Operation: The ignition system has an asymmetrical, unstable operating condition. Let it be assumed that the terminals M1, M2 are energized with a power supply voltage of, for example, 50 Hz or 60 Hz, at, for example, 220 V. The supply voltage is divided by two in the ratio of 1:1, that is, in accordance with the capacity relationships of the capacitors C1, C2. Upon gradual increase of the supply voltage, the diac D will switch over, or become conductive, as soon as the trigger capacitor reaches the switching voltage of the diac. Upon conduction of the diac, the triac T will be rendered conductive. It is irrelevant whether the diac becomes conductive upon rise in voltage of the negative or positive half-wave; the switch-over of the diac to conduction depends on the instant of connection of the main terminals M1, M2 to a power supply network. The tolerances of the capacitors and differences in switching voltage of the diac with respect to positive or negative switching direction also will have some effect.
After first conduction of the diac, the capacitative voltage divider and the circuit formed by the resistor R1 and the trigger capacitor will become of low impedance value. Due to the long charge time constant, switch-over in reverse direction is not possible; switching, however, will occur again in the same direction, since recharge of the trigger capacitor in the trigger circuit requires less energy. Thus, the desired high preheating current in an inductive circuit is obtained.
The operating state, just described, is not stable, however, since the voltage relationships at the voltage divider C1, C2 change due to unequal removal of energy from the respective capacitors, until the triac T can switch through also in opposite direction. Thereafter, the voltage relationships will reverse so that the previously described sequence may repeat. This switch-over from one direction of conduction or one polarity to the other provides a high voltage pulse in both polarity directions which substantially assists firing of the lamp L, although it may be difficult to fire. The voltage peaks in both directions are of equal magnitude.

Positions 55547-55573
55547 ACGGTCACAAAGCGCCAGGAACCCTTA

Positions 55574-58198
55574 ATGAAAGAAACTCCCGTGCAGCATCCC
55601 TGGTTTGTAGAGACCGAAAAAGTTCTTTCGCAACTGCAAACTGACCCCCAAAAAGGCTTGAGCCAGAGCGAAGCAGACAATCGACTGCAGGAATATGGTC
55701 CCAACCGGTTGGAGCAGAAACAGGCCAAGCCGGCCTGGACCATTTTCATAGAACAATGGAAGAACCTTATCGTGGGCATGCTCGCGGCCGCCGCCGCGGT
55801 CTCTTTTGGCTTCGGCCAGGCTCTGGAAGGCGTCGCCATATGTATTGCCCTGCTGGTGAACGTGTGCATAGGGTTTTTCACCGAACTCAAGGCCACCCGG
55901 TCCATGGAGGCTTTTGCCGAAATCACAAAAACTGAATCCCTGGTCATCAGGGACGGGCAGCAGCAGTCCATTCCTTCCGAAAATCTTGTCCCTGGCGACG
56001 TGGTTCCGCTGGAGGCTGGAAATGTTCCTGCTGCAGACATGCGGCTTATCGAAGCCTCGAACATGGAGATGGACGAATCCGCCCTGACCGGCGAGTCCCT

The phase control angle changes, in the ignition arrangement as described, in a specific rhythm. When using a circuit with the resistance, capacitance and inductance values as above referred to, the rhythm will have a frequency of about 3 Hz. The preheating current also changes with that frequency; the pulse voltages, also, will change with that frequency. The lamps, being thus pulsed at the rate of 3 Hz, will start reliably and starting failures are effectively prevented.
For 110V-60Hz operation, the circuit elements of the starting arrangement for low pressure discharge lamps, particularly fluorescent lamps of the compact fluorescent lamp type with not more than 20 W should have the following values:
triac T: 700V/3A; diac D: 32V; resistor R1: 90 kΩ; capacitors C1, C2:
33 nF; capacitor C3: 47 nF; high-frequency choke HF-DR: 47 μH;
PTC-resistor: 25Ω; resistor R2: 56Ω.
This means that the values of the capacitors C1, C2 have to be changed from 22 to 33 nF, the value of the capacitor C3 from 68 to 47 nF and the value of the resistor R1 from 68 kΩ in 90 kΩ.
The present starting arrangement is particularly adapted for use with a compact fluorescent lamp as described in U.S. Pat. No. 4,441,050 issued Apr. 3, 1984 to G. Steeger and J. Plischke.
Various changes and modifications may be made within the scope of the inventive concept.
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|U.S. Classification||315/101, 315/105, 315/99, 315/107|
|International Classification||H05B41/18, H05B41/04|
|Cooperative Classification||H05B41/046, Y02B20/19|
|Mar 19, 1984||AS||Assignment|
Owner name: PATENT-TREUHAND-GESELLSCHAFT FUR ELEKTRISCHE GLUHL
Free format text: ASSIGNMENT OF ASSIGNORS INTEREST.;ASSIGNORS:FAHNRICH, HANS-JURGEN;ROLL, ULRICH;REEL/FRAME:004241/0778
Effective date: 19840313
|Sep 23, 1986||CC||Certificate of correction|
|Nov 11, 1986||CC||Certificate of correction|
|Nov 3, 1989||FPAY||Fee payment|
Year of fee payment: 4
|Dec 21, 1993||REMI||Maintenance fee reminder mailed|
|Jan 10, 1994||REMI||Maintenance fee reminder mailed|
|May 15, 1994||LAPS||Lapse for failure to pay maintenance fees|
|Jul 26, 1994||FP||Expired due to failure to pay maintenance fee|
Effective date: 19940515